Some who have desired to be in business partnership have approached it in a haphazard way it may have commenced with a casual talk about a possible consolidation of business interests or of one joining another who had no previous experience in a given business. Sorry to say, the motivating factor may have been the desire to promote ones own financial interests or to gain independence as a self employed individual in a Christian business partnership. Some businesses have started with a few verbal agreements and a hand shake, with little or nothing written and documented. The explanation for such an agreement would be that Christians should be able to trust each other, James 5:12. While this may be true, and in some cases has occurred without problems, we do well to remember that we are prone to forget and need to protect our partner from our own failures at times. It is little wonder that many of these arrangements end in problems, failure and hard feelings.

There should be discussion and openness between potential business partners. As previously suggested, Christian principles should control at all times, and there needs to be prayer about the matter. There must also be discernment as to compatibility when it comes to the spirituality of the potential partner. There should be unity as to the direction that the business will take and an unfeigned honesty at all times by all concerned. At the end of 1 Cor 7:39 is the phrase, “in the Lord”. While this pertains to Christian marriage, the same principle should be practiced in anticipation of a business relationship. All involved in the business should share a common interest in God’s things and a willingness to guide the new concern in the fear of God (Col 3:17). After all, if problems develop in the business, it will cast a reflection on the assembly of which each partner forms a part, and will effect personal testimony as well.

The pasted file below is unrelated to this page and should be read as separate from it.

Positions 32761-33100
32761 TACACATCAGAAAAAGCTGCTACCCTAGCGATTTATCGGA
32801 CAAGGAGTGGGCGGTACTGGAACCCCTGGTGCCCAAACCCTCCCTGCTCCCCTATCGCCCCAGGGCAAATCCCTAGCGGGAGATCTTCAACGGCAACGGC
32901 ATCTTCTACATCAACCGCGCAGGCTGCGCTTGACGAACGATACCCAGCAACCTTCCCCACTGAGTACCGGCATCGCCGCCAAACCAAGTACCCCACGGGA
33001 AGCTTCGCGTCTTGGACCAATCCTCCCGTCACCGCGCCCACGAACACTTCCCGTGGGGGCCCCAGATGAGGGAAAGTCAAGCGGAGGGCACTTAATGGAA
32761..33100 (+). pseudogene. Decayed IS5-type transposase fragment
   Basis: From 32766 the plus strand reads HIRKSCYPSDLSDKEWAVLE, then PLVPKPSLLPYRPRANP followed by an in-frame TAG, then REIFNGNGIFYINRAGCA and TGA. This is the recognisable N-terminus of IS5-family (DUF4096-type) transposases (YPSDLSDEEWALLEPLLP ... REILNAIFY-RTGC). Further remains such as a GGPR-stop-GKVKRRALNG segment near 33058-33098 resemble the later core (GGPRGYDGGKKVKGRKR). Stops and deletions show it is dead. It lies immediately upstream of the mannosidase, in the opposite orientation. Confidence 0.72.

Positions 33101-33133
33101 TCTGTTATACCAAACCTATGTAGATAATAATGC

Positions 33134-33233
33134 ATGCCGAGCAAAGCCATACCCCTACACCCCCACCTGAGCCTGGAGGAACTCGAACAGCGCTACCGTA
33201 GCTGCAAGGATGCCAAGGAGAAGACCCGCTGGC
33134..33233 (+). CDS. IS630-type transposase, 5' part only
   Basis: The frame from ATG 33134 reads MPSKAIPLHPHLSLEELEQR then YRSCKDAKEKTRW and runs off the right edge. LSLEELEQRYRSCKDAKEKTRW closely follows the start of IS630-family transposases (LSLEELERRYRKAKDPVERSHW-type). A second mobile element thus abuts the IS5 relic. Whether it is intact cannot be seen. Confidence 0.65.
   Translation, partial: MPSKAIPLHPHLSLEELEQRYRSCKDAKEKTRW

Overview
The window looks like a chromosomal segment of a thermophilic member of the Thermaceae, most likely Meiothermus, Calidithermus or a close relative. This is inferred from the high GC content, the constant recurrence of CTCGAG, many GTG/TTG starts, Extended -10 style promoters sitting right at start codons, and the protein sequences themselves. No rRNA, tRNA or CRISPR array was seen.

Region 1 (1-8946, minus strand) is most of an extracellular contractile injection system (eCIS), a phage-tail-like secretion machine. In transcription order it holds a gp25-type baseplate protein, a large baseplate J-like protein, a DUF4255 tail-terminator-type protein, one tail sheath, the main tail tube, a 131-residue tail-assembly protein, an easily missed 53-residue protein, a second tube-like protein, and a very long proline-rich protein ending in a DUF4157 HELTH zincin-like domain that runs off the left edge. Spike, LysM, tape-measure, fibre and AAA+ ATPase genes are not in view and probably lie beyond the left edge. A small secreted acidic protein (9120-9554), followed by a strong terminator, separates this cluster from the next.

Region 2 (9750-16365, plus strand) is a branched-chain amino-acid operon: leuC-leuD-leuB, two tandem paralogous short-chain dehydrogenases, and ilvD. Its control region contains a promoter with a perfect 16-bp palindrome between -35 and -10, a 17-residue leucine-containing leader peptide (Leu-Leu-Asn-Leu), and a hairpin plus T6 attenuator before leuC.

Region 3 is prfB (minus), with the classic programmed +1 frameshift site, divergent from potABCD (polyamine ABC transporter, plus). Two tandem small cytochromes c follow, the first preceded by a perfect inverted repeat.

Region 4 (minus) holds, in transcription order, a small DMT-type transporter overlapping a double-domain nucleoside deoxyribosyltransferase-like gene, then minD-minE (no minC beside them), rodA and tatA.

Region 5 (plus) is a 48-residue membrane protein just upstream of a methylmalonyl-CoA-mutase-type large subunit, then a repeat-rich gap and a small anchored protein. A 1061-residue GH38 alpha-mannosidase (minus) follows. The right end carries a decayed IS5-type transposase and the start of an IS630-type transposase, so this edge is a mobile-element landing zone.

If there is absolutely no doubt about the mind of God having been revealed as to the business being formed, then there should be an assembling of the bylaws that will govern the business in accord with the laws of various state and regulatory agencies.


No matter how positive a business may have been at the start, there will be times of testing ahead. However, if God is given His rightful place in all that pertains to the business, He will be honored, and the Christians involved will know God’s blessing. Laws by the government are given to be carried out in a formal way, but God’s word and principles must take precedence. Christian dignity and integrity are a must; esteeming others above self is Christlike (Phil 2:3). There should be a sharing of responsibility and a care and concern for the partner that exceeds satisfaction for self. There should always be an openness and honesty with nothing needing to be concealed. “All things are naked and opened unto the eyes of Him with whom we have to do” (Heb 4:13).